JOPLIN, Mo. —
Are you a person of faith?
The majority of you who read this column would likely answer affirmative, perhaps with a qualification or two, of course. You might even be a little more specific and identify yourself as a person of the Lutheran or Baptist faith.
The imam and the rabbi would answer affirmatively, also perhaps qualifying their respective faiths, as would the Buddhist, the Hindu and so forth. Christians, Muslims and Jews would all attest to being affiliates of the Abrahamic faith, with all three religions tracing their lineage through Abraham.
If I posed this question to scientists, philosophers and humanists, the responses would likely be mixed. Some would respond affirmatively, some would respond negatively.
But more likely than not, someone would ask me to contextualize the term "faith." Do I mean faith in God? If so, how do I define or describe God?
If I were to establish the context of faith broadly to mean faith with or without God, then likely most would respond to my initial question in the affirmative.
We are all people of faith, even though some of us do not express faith in God. A scientist may place his or her faith in science, but it is still faith. Faith in and of itself does not require God. The same way in which mankind thinks, mankind believes. All humans are believers in something. All of us possess the faculty of faith.
It is through faith that we find a world view in which we discover our place in the universe. It is through faith that we develop a sense of direction and purpose. It is through faith that we find connection and identity. I believe we are given this inclination to believe for our own good, whether or not we believe in God.
Andrew Solomon, in his book "Noonday Demon," talks of a primary role played by faith in the handling of depression. He admits that he personally has difficulty in believing in God, but as a resource for getting through those tough battles with depression, he encourages the exercise of faith in something -- whether it be a doctor, your family, yourself or God.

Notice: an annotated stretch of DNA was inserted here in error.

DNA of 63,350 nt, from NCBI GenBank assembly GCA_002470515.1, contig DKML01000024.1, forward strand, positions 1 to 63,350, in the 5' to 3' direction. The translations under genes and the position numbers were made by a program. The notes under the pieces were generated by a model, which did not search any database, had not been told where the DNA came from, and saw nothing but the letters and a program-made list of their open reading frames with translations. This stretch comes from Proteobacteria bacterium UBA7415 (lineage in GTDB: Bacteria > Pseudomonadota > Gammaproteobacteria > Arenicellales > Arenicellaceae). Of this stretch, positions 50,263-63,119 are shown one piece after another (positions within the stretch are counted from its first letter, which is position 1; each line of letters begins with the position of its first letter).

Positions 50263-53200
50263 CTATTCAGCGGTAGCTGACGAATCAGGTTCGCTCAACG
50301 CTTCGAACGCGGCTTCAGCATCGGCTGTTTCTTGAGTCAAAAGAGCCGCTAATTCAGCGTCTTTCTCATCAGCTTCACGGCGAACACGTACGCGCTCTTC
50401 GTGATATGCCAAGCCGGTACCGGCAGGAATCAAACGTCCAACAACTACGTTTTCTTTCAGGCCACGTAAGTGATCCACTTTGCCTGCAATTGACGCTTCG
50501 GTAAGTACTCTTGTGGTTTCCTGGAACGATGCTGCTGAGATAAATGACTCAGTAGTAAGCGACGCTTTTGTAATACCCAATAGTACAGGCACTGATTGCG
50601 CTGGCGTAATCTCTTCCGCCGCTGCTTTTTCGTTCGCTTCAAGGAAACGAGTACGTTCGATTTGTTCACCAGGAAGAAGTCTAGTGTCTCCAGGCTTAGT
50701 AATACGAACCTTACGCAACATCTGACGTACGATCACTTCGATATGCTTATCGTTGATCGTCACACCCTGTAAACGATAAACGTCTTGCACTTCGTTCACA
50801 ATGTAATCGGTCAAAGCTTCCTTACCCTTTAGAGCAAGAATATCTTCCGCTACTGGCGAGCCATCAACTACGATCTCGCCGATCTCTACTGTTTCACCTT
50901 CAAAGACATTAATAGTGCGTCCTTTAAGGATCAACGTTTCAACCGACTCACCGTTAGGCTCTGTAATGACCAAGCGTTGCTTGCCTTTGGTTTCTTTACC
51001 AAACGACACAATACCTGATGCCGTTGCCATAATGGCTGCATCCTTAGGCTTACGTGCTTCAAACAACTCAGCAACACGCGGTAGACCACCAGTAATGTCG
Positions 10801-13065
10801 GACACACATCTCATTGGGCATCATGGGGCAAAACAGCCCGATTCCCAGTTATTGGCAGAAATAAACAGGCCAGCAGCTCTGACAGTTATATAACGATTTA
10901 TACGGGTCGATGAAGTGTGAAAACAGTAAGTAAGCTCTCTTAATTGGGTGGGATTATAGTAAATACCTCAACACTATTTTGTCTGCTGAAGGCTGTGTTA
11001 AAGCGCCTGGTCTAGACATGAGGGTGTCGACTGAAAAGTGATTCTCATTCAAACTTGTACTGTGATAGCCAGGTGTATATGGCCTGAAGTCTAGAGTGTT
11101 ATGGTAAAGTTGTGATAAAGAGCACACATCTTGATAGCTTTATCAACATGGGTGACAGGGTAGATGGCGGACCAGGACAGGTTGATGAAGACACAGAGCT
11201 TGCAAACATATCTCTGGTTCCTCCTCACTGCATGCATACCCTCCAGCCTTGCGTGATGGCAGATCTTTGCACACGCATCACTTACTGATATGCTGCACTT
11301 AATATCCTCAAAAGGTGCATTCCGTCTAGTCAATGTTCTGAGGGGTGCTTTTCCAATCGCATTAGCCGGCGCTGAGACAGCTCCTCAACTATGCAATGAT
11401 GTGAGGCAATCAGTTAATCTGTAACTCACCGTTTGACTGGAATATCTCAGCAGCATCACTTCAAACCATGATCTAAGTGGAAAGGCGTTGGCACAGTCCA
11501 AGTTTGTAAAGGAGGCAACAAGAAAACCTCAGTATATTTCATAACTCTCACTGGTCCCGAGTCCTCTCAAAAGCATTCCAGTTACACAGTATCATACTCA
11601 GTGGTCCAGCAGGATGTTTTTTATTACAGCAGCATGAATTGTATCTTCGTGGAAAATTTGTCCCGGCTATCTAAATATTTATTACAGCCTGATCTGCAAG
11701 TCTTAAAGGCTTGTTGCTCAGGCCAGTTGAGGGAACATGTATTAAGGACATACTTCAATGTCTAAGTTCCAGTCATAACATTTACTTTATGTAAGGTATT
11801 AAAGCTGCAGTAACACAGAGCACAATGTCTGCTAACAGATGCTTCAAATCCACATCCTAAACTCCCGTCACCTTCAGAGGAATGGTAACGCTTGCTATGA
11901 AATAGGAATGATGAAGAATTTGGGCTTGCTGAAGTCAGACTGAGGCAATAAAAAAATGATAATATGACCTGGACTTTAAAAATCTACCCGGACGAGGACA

The writer of Hebrews offers us insight into the dynamic of faith (Chapter 11: 1-3). Faith operates in the realm of the intangible; the spiritual. Faith is "the substance of things hoped for" and "the conviction of things not seen." It is through faith that I understand that the world was prepared by God and that God remains involved. This is a world view that sees God at the starting gate. A scientist may have this world view, or may hold to a different one. But neither I nor the scientist can prove our world view.
There are two things to be said of faith. First, faith is to be applied, not contemplated. You can talk about faith all you want, but it is of no benefit until applied. Second, faith requires no guarantees. In fact, faith asks for no guarantees. Faith is not present if there are guarantees.
The Bible speaks of rain falling on the just and the unjust. God's gifts via creation are universally given. Mankind is given the capacity of faith. What we do with that faith is up to us. Some say that believing in God requires a huge leap of faith. I say an even greater leap of faith is required to not believe in God.
I choose God.
Craig Tally is the senior minister of First Community Church in Joplin. His column appears bi-weekly. He can be reached at firstname.lastname@example.org.